“Everybody’s Doing It”
“Everybody’s doing it.” Doing what? You know… cheating on taxes, looking at porn, lying to get out of trouble, looking over the marital fence, shaming their friends to follow their example because, after all, “everybody’s doing it”. Really? Is everybody really doing it?
Concerning all but Christ, Isaiah wrote, “All we like sheep have gone astray; We have turned, everyone, to his own way; And the LORD has laid on Him the iniquity of us all” (Isaiah 53:6). All of us have at one time or another “done it” – transgressed God’s law of love. Interestingly, God didn’t inspire Isaiah to write that we have all gone astray like people, but rather like sheep. Sheep are notoriously eager followers. They will follow, seemingly without regard to where they are being led, sometimes even to their own destruction. That is why the idea that “everybody’s doing it” can have such a negative impact on our lives.
God has indeed called each of us to be followers, but followers of a different sort. It is something that requires spiritual healing and can only be accomplished through Christ. “Who Himself bore our sins in His own body on the tree, that we, having died to sins, might live for righteousness—by whose stripes you were healed. For you were like sheep going astray, but have now returned to the Shepherd and Overseer of your souls” (1 Peter 2:24-25). Those who follow the Good Shepherd work at resisting the ever-present rationale that “everybody’s doing it.”
Satan would like for us, at any age, to think that we’re all alone – a misfit among the masses. That is the very thing that Elijah thought after Jezebel threatened his life following the slaughter of the priests of Baal. Regarding Baal worship, he thought “everybody was doing it” in Israel. He felt so alone that after a day’s journey into the wilderness, he said, “It is enough! Now, LORD, take my life, for I am no better than my fathers!” (1 Kings 19:4). When he finally made it to Mt. Horeb, God asked Elijah what he was doing there – why had he come? “And he said, ‘I have been very zealous for the LORD God of hosts; because the children of Israel have forsaken Your covenant, torn down Your altars, and killed Your prophets with the sword. I alone am left; and they seek to take my life’” (1 Kings 19:14). Elijah felt all alone. He thought “everybody was doing it” — worshipping Baal. It had worn him out mentally and spiritually for the moment. Then God set him straight. “Yet I have reserved seven thousand in Israel, all whose knees have not bowed to Baal, and every mouth that has not kissed him” (1 Kings 19:18). Besides himself, there were 7,000 other Israelites that still feared God, who “weren’t doing it.” With that renewed perspective, Elijah got back up (spiritually speaking) and went back out to do God’s bidding.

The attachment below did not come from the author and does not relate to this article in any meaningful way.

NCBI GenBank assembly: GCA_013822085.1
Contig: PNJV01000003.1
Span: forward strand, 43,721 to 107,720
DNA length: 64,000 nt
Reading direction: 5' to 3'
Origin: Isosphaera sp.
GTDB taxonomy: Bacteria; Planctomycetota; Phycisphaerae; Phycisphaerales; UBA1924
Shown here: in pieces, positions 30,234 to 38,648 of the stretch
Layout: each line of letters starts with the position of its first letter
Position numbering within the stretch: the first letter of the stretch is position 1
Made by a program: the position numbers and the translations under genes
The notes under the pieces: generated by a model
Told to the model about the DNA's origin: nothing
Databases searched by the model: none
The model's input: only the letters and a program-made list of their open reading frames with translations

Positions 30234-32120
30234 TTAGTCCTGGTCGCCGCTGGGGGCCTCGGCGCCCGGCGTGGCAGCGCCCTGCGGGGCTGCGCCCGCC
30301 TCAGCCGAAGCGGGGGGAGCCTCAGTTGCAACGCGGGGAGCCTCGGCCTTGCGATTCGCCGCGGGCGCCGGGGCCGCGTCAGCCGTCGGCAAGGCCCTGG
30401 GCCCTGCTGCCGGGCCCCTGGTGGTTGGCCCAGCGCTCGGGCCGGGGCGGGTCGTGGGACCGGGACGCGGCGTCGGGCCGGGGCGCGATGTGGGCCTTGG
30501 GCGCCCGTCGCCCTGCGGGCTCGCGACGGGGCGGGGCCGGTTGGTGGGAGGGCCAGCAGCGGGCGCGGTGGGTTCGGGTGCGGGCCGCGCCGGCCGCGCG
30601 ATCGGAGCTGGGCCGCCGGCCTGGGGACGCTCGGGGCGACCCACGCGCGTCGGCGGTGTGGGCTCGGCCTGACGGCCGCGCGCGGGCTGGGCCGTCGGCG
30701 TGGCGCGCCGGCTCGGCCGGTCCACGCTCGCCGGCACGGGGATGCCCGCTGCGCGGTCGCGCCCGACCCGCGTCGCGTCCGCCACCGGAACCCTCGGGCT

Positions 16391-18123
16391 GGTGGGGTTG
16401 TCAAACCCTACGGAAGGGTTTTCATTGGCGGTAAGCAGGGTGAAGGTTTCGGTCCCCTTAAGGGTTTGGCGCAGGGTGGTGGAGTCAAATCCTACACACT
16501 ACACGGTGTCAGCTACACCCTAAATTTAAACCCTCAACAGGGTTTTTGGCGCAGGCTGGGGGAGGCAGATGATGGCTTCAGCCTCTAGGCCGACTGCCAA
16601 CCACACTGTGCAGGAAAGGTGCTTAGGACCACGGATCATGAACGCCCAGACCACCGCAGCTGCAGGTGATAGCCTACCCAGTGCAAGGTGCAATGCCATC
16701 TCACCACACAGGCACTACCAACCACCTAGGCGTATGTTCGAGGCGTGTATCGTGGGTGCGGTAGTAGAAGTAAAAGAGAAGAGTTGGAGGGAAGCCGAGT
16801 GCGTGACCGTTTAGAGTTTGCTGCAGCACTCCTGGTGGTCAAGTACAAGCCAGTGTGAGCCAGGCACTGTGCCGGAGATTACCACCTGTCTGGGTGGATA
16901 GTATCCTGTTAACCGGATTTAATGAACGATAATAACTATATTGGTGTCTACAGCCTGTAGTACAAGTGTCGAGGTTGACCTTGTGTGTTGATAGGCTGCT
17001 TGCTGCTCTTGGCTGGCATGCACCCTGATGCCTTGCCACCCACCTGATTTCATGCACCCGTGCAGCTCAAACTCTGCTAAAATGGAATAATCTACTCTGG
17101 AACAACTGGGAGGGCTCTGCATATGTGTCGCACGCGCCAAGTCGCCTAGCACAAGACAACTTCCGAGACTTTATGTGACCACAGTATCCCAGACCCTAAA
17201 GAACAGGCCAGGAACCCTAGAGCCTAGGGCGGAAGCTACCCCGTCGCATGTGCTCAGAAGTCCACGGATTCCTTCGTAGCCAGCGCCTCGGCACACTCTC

The very same holds true for us today – we’re not alone. The Good Shepherd is with all of us scattered ones. What began with John the Baptist, continues. “And from the days of John the Baptist until now the kingdom of heaven suffers violence, and the violent take it by force” (Matthew 11:12). John taught repentance — that we can turn from blindly following the masses. Then, through Christ, came the Holy Spirit which facilitates the spiritual healing of the mind. Through both, we can follow the Good Shepherd wherever He leads us — forcefully into the Kingdom. Rest assured, “everybody is not doing it!”